Yelena largely takes the lead role for most of the Legends chapter, and I found her to be insufferable, with all the pompous arrogance of a college student that thinks they know better. Her lieutenant, Jonron, was a better character, in my opinion, despite initially coming off as your typical butch lesbian with a mental illness haircut. Jonron and El Tigre had some cool moments. At the victory celebration for this section, Yelena will ask Rojas to make a speech, which Rojas declines. Lorenzo then steps saying 'In light of the occasion, perhaps I could . . .' only for Yelena to cut him off and say 'Your time is done, old man', and ask if Luck Mama would make a speech. It just comes off as rude and really adds to Yelena's insufferability.

Note, while the above are very spoilerific, they are also condensed and I'm leaving out a lot of material.

Part two to follow in comments because I've apparently reached the character limit.

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Today I will be giving my thoughts about They Always Run, a game that interested me ever since I saw the first gameplay videos of it several months ago. I've always enjoyed a good side-scroller, so I thought I'd give this one a try when it was available for nearly half-off during the Steam Autumn Sale.

They Always Run is a linear, non-Metroidvania side-scroller with a space western setting (think of television shows like Firefly, Cowboy Bebop, and the Mandalorian). You take on the role of Aiden, a mutant bounty hunter with three arms and a helmet with a visor that looks somewhat like Judge Dredd or Robocop. He also wears a serape that billows dramatically in the wind even when he's indoors.

The game begins in a saloon where Aiden is attempting to capture a bounty target nicknamed "The Rat." You are confronted by the Rat's bodyguards, and here is where the game gives you a tutorial of how combat works. After defeating the Rat's bodyguards he attempts to flee, and here the game switches gears into a parkour-style chase mode where you have to keep pace with your target until you have them cornered, at which point they will fight you. You can take them either dead or alive; taking the target alive is more difficult than simply killing them, but results in a higher monetary reward.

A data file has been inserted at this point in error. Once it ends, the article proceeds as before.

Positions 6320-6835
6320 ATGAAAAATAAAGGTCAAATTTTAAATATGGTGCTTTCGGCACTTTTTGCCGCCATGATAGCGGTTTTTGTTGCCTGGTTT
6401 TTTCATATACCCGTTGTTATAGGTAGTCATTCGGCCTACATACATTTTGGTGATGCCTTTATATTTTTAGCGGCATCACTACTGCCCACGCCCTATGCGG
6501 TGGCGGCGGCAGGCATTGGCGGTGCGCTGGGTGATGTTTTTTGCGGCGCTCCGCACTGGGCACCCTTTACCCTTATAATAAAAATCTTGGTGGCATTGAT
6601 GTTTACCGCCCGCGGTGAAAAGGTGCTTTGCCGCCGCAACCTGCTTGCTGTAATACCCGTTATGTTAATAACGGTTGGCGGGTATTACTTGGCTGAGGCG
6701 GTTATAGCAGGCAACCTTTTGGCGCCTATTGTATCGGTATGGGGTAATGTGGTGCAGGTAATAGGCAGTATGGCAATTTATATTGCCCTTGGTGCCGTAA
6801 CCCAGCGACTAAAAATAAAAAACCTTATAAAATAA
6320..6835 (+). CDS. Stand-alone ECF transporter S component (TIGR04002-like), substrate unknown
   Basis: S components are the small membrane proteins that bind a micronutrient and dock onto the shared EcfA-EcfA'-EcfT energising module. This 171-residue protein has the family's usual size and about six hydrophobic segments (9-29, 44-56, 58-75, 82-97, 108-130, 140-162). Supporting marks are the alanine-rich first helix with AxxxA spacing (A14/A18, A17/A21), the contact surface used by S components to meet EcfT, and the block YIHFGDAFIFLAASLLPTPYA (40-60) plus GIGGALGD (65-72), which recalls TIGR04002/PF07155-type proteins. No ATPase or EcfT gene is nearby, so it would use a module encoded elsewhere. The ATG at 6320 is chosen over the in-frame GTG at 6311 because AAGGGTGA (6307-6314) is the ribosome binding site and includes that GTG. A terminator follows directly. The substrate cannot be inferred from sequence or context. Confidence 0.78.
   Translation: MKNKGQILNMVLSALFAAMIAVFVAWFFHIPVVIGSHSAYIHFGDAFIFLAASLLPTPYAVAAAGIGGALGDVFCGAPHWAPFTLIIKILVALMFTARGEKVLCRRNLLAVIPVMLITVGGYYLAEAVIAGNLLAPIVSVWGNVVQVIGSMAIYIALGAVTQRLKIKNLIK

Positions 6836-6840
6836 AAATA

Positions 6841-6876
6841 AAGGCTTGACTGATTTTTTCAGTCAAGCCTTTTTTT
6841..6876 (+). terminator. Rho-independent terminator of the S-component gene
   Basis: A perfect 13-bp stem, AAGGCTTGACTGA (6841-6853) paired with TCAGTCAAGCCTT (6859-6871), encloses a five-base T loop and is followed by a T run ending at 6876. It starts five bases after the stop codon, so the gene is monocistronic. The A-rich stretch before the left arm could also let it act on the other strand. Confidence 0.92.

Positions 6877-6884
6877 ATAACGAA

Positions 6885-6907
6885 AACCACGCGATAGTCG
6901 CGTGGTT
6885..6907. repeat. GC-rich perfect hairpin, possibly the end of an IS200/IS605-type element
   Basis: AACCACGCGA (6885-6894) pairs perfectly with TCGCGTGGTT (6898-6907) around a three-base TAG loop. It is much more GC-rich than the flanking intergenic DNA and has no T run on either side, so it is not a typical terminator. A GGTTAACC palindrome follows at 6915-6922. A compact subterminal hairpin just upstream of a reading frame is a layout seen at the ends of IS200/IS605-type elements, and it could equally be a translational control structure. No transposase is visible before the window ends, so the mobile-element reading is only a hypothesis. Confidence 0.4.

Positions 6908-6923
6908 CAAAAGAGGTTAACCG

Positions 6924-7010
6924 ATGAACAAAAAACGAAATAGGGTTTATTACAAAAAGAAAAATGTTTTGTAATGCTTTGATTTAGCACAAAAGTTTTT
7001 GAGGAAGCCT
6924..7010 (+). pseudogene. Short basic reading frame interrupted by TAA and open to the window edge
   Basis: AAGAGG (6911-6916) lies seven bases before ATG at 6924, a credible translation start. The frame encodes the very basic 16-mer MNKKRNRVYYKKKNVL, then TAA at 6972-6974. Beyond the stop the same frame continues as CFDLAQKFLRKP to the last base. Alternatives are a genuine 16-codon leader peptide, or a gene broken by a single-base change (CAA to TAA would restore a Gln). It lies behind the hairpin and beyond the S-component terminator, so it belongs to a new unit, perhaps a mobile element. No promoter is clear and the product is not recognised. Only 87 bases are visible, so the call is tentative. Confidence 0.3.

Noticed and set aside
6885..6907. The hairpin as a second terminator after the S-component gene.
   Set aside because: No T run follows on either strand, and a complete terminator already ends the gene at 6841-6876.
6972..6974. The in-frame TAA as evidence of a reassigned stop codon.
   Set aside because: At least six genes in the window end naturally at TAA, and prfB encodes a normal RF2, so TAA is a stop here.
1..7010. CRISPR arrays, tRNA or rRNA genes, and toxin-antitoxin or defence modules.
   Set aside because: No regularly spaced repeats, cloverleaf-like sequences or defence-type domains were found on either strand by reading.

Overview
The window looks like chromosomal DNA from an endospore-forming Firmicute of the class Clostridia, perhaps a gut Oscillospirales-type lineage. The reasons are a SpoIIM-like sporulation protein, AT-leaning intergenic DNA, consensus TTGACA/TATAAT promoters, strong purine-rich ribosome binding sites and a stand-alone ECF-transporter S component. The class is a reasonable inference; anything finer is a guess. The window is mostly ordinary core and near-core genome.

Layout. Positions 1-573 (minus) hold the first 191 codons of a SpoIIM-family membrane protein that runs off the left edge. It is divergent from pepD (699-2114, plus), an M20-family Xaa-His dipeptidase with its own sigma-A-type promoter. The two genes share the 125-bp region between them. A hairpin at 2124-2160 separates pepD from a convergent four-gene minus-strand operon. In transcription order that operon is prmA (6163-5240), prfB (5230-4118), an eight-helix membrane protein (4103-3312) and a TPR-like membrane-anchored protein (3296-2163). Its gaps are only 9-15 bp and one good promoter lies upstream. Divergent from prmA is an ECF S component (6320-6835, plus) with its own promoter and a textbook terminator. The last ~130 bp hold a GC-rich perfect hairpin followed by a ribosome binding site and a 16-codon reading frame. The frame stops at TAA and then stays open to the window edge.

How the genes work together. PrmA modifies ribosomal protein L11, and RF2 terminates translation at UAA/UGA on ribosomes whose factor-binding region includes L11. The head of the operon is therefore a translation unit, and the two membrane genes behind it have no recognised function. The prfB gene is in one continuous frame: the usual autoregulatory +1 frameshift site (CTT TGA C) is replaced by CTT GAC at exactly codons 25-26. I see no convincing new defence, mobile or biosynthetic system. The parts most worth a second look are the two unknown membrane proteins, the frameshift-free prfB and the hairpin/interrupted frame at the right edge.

Combat in the game is short, intense, and fun when it comes to common enemies. A combat encounter is usually over in a matter of seconds with either them dead or you. It's a frantic mix of both gunplay and melee combat, and at times it felt like a 2D version of Doom Eternal's "combat puzzle" style of gameplay where you have to think quickly on the fly, prioritize targets, and keep moving to avoid getting killed. I learned pretty quickly to take out enemy snipers as soon as possible. When it comes to melee enemies, a well-timed parry will result in a counter-attack that will kill them immediately. A punch from Aiden's third arm can be used to stagger enemies who have riot shields, making them vulnerable to attack. You will find yourself swapping quickly between these different tactics when you find yourself surrounded by several enemies.

Another area where the game shines is the chase scenes, although I wish the game had included more of them. Chasing a fleeing bounty target is very fun and satisfying, making you pay attention to the terrain in front of you. A simple button push can be used to quickly vault you over low obstacles or slide through low passages. You will also use equipment like like your grappling hook to quickly reach high places, and Aiden's third arm can be used to punch through damaged walls.